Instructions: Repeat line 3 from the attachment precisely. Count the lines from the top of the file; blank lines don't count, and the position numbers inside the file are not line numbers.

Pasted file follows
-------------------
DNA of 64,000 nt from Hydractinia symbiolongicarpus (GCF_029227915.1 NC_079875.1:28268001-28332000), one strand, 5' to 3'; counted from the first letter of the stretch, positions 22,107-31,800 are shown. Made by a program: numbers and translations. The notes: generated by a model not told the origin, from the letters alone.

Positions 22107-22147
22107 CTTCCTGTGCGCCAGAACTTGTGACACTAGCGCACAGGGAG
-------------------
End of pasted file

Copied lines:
22107 CTTCCTGTGCGCCAGAACTTGTGACACTAGCGCACAGGGAG